Few things are more nerve-wracking than undergoing surgery. In fact, many people choose Arizona doctors only after reviewing performance records and qualifications.
Going under anesthesia is a serious concern for many patients across Arizona, and if you are among them, you may find yourself preoccupied with all the “what ifs” that could potentially happen because of your anesthesia treatment. At the Law Office of Jojene E Mills, P.C., we recognize that serious, and in some cases, potentially life-threatening situations can arise because physicians make anesthesia errors, and we have helped many patients who suffered injury because of a medical provider’s negligence or mistake pursue appropriate recourse.
If you visit the hospital, the last thing you would expect is to be escorted off the premises while you are disoriented and have no way to contact anyone for a ride home. Sadly, this is a common occurrence for patients in Arizona and across the country, despite it being an uncompassionate, dangerous and even illegal act.
Every year, thousands of Americans enter operating rooms in hospitals and outpatient clinics across the country. If you have gone into an operating room for a surgical procedure, you know how it feels to place your life in the hands of medical professionals. You may trust that they have the education and knowledge necessary to accurate perform your procedure and help you through the healing process. Surprisingly, surgeons and surgical staff make a number of errors in the operating room, pointing to gross medical negligence. This involves leaving foreign objects behind in patients’ surgical sites. These mistakes are often called ‘never-events’ because they should never happen if proper protocol and procedures are followed.
At the Law Office of JoJene E. Mills, PC, in Arizona, we help people who suffer the ill effects of medical malpractice. We therefore thought we should warn you about a new superbug that is spreading around the world. As Wired.com reports, Candida auris is a superbug yeast that first appeared on epidemiologists’ radar in 2009 when a 70-year-old Tokyo hospital patient developed a stubborn ear infection that turned out to be a new type of yeast infection. At about the same time, two South Korean patients ultimately died when the new yeast invaded their bloodstreams.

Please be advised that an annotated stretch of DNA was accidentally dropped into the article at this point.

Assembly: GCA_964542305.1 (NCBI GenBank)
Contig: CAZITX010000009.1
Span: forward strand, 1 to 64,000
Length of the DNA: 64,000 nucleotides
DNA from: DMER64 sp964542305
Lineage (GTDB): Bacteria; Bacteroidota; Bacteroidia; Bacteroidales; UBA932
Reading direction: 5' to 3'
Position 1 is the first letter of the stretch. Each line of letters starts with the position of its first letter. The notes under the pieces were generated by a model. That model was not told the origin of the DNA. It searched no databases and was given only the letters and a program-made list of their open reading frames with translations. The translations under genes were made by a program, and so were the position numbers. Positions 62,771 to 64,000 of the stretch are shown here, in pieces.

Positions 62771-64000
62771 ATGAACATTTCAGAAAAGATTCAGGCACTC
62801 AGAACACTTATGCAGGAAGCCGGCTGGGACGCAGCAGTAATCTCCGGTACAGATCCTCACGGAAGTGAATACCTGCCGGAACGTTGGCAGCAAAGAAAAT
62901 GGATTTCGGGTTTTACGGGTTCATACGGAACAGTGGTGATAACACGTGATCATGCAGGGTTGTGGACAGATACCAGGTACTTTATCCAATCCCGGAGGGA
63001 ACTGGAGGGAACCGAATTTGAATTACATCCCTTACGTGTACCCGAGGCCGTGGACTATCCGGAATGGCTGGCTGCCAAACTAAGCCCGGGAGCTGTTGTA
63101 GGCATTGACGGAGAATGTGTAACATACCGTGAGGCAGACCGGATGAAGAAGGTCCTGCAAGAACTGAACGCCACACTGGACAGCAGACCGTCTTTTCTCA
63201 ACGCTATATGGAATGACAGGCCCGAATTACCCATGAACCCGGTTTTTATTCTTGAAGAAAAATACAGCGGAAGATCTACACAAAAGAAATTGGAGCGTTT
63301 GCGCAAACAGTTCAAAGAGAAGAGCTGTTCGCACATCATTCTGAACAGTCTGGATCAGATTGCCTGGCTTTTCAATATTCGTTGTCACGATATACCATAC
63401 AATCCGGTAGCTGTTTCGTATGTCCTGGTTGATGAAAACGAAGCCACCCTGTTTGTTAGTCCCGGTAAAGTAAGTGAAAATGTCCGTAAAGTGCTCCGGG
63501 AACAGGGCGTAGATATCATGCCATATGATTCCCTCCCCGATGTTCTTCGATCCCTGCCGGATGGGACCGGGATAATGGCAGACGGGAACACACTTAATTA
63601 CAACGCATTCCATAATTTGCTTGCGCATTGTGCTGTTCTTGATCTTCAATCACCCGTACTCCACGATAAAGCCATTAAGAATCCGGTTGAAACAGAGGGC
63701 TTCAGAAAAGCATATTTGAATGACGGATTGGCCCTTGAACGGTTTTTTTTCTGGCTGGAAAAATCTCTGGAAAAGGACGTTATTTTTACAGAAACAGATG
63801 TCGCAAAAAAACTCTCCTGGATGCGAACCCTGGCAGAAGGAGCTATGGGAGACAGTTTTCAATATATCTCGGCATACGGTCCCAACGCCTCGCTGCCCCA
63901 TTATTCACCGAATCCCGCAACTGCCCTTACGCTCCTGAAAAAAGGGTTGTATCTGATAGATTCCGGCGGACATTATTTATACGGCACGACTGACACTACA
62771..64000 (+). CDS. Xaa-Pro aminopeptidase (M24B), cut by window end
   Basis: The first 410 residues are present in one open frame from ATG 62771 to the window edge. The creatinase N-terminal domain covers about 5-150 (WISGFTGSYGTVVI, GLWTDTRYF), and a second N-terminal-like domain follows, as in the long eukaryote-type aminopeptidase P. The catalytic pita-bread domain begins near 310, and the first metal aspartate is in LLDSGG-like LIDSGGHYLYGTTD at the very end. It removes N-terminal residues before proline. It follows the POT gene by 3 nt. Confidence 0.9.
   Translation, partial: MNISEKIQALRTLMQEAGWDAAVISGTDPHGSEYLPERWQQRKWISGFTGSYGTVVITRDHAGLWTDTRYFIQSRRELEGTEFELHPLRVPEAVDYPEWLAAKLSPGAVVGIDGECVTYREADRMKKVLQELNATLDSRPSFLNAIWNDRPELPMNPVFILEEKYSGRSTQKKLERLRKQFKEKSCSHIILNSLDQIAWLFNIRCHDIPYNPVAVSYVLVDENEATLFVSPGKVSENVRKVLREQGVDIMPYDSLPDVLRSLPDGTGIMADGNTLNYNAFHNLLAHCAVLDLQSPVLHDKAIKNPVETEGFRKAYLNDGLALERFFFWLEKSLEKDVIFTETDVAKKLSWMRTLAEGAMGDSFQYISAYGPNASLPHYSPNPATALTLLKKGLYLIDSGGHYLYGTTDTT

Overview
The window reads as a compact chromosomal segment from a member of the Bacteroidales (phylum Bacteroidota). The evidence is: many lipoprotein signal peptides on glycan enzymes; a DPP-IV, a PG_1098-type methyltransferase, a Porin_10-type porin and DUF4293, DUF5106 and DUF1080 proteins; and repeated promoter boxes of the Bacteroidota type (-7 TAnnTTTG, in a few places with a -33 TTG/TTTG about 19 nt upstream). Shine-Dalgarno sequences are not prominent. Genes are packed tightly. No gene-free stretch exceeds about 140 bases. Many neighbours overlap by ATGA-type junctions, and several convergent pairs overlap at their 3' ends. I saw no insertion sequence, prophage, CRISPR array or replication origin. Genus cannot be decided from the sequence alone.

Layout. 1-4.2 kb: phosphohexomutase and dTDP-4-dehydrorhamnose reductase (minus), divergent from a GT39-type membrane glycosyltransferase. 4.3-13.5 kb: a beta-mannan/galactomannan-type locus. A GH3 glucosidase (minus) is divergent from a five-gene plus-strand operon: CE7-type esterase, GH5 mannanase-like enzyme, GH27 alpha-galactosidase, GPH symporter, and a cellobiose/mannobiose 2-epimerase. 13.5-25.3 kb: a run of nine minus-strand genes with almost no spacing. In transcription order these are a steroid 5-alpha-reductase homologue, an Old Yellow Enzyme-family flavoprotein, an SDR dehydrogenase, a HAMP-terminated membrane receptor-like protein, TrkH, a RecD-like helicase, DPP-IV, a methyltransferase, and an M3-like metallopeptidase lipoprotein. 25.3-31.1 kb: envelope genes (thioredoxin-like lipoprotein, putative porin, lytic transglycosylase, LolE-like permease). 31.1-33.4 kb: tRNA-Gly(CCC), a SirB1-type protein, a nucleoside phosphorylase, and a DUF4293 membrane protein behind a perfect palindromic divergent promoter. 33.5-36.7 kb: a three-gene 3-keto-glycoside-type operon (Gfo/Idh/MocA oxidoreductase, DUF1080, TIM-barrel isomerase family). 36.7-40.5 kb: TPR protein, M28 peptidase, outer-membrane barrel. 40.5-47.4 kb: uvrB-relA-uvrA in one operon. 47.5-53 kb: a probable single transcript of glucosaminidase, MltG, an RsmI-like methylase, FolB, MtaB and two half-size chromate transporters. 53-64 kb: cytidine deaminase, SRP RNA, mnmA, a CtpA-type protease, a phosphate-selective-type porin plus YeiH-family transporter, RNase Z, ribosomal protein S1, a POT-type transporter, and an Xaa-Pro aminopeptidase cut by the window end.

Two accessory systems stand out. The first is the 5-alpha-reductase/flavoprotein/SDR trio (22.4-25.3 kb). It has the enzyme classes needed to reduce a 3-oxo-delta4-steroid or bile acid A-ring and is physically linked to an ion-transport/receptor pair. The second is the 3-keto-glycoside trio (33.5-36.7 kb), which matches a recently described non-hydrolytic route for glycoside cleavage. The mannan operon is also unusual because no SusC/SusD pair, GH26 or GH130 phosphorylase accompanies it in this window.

When you become a patient in an Arizona hospital or other health care facility, the last thing you expect is that you will get an infection while there. Nevertheless, that is exactly what you risk, especially if your hospital stay requires time in the intensive care unit where medical professionals treat patients who have the most serious diseases. HealthLine reports that you have a one in ten chance of contracting an HAI every time you are admitted to the hospital.
When you go to see an Arizona doctor or other health care professional, or when (s)he admits you to the hospital, you expect that these medical professionals have the requisite knowledge, skill and experience to properly diagnose your condition and treat it appropriately. The last thing you expect is that someone in whose hands you placed your health and in whom you placed your faith and trust will injure you or make you sicker than you were before you consulted him or her. Sadly, however, medical errors occur at a rather alarming rate, and when they do, you can sue the doctors, nurses and others who caused your injury, as well as the hospital for which they work.
If you have ever spent time in an Arizona hospital, you may have experienced the nation’s nursing and hospital staff shortage firsthand. Maybe you had to wait more than you should have for a nurse to respond to your call, or perhaps you received a misdiagnosis or the wrong medication because the staff at the hospital had more on its plate than it could realistically handle. At the Law Office of JoJene E. Mills, P.C., we understand the dangers that arise when there are not enough staff members available to cater to patient needs, and we have helped many patients who suffered hardship as a result of understaffing seek appropriate recourse.
While the hospitals and medical centers in Pima and the surrounding areas are looked to as places of healing, you have likely also heard stories of how people have acquired illnesses and infections stemming from visits to such facilities. The clients that we here at The Law Office of Jojene Mills, P.C. have worked with after having dealt with such issues often express surprise that one of the major sources of hospital-acquired infections are not the conditions of such facilities, but the caregivers found therein. You might automatically assume that hand hygiene is not something you have to worry about when dealing with healthcare professionals, yet you may be surprised as how clean the hands treating you truly are.
You have likely visited an Arizona emergency room and seen how busy it was. In emergency rooms, the most critical patients are seen first. However, when there are a lot of patients to be seen, sometimes even serious situations do not get the attention they require. This can lead to problems and even become a dangerous situation.